Friday, June 09, 2006

Natural Gas and the End of Oil

All this month, I'm attending a seminar on peak oil run by Richard Heinberg, and one thing its doing for me is providing a lot of pessimistic data and arguments regarding aspects of the problem I had some confidence about. I count my self a peak oil moderate: there is a very serious problem here, but it is one we can handle with the right combination of cooperation and foresight. I am fond of this comparison of Peak Oil to the Y2K problem: a disaster is possible, but if enough important people actually listen to the doomsayers and Cassandras, it can be so thoroughly averted that people will wonder what all the fuss was about.

One of the keys to this work together optimism is the possibility of finding a bridge fuel to tide us over until real renewable technology is in place. In the end, we will probably all live off wind and solar energy, perhaps stored in hydrogen fuel cells, or perhaps in ordinary batteries, but we need something to tide us over until that point, because the oil is running out now. The leading candidate for a bridge fuel is natural gas, which is why I was so dismayed to hear so much bad news about natural gas at the seminar yesterday.

Oh, sweet clean burning natural gas, who knew you were so fickle? I had believed that the natural gas peak would come after the oil peak, but apparently I should not be so sure. Colin Campbell, the dean of peak oil studies, believes that natural gas will peak at the same time as oil. Heinberg said that credible estimates for the peak for natural gas range from 2010 to 2050, and there is no way to adjudicate between them. More troublingly, the production curve for natural gas is likely to look like a plateau with a rapid decline at the end, rather than a nice, smooth bell curve. Heinberg’s power point at the seminar described the evidence for this as simply coming from what is known about the discovery curves for natural gas. Natural gas discoveries tend to quickly rise to a stable rate, stay at that level for a long time, and then drop precipitously. That is what the discovery curve for North America looked like. Since the production curve generally mirrors the discovery curve, we are likely to see all the natural gas disappear from under our noses quite quickly. Colin Campbell, in this interview attributes the problem to the inability of a free market to recognize the kinds of signals natural gas supplies give when they are about to run out. On the other hand, it is also clear from that interview that Campbell never met a central planning regime he didn't like.

So natural gas production tends to drop off suddenly without notice, and could do so at any time. What other bad news is there? Well, both Heinberg in the seminar and Colin Campbell in the interview I just linked to are very pessimistic about the ability of liquefied natural gas to create a global natural gas market. Right now there is no spot market for natural gas. [correction: no spot market for liquified natural gas] The gas is [mostly] traded locally using long term contracts. From what I gather, you have to build a pipeline from buyer to seller, and agree to send a lot of gas down that pipeline for a long time. The only way to create a global market for natural gas like the one that exists for oil is to start trading in liquefied natural gas, which can be put aboard tankers and shipped anywhere. The problem is that liquefied natural gas (LNG) is expensive to make and ship. There is a 15% energy penalty right away for liquefying it, that is, you loose 15% of the energy content of the fuel when you turn it from a gas to a liquid. LNG also requires all sorts of special tankers and transfer facilities which need to be built and operated. Roberts (2004) opens his chapter on natural gas with an awe inspiring description of a massive LNG port under construction on the Baja peninsula. Heinberg and Campbell simply don’t think the expense of building all of these will allow for the kind of cheap energy we are all used to. Thus the natural gas market will always remain local.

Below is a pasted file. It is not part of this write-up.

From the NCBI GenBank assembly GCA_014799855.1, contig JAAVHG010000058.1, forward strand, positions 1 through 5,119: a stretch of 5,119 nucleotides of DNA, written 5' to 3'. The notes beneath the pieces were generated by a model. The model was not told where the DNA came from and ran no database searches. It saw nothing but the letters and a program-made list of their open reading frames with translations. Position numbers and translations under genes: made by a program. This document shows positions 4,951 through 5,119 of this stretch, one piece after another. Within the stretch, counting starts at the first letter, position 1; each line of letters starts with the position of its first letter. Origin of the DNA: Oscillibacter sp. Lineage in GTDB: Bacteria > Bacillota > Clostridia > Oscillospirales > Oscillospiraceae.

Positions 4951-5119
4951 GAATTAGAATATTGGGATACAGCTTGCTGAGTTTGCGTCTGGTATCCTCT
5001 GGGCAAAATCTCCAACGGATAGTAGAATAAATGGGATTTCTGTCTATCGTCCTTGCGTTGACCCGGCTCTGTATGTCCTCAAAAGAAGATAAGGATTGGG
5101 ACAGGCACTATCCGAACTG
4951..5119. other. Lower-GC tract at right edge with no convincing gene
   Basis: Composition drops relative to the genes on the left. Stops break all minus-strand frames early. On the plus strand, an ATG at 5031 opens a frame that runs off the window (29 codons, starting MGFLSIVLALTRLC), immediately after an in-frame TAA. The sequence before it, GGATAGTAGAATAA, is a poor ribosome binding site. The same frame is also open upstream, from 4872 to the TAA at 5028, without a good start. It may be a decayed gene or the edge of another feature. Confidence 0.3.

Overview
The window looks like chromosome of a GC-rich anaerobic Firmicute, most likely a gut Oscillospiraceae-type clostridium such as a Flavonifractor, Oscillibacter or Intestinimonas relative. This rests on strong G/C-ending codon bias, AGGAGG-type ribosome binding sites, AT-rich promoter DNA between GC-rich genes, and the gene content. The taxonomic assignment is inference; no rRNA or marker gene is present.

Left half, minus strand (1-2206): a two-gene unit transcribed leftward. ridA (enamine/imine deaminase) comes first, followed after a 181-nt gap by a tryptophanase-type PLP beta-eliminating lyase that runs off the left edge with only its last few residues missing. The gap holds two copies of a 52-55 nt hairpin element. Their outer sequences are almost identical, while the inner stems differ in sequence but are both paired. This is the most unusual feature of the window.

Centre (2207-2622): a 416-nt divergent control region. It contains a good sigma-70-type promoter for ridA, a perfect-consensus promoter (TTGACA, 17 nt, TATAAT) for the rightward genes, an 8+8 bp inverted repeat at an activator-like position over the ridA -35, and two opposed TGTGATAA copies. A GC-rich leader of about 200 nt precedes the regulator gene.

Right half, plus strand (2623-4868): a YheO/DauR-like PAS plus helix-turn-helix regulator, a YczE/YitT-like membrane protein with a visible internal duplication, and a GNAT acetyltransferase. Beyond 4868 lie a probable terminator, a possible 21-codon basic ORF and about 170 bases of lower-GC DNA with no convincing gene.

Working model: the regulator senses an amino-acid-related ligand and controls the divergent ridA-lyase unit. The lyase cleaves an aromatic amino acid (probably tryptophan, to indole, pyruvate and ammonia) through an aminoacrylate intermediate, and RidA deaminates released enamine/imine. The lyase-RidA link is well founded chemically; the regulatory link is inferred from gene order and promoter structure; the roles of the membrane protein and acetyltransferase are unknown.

If natural gas can drop off precipitously and at any time, and we are dependent only on local natural gas sources, North Americans are in trouble. Local natural gas is already in decline. This is affirmed both in the seminar I’ve been attending and in Roberts’ book. In other words, North America could find itself in a severe natural gas shortage very soon. Heinberg predicts more rolling blackouts in California next summer for precisely this reason.

Roberts, Paul. 2004. The end of oil: on the edge of a perilous new world. Boston: Houghton Mifflin. 0618239774.

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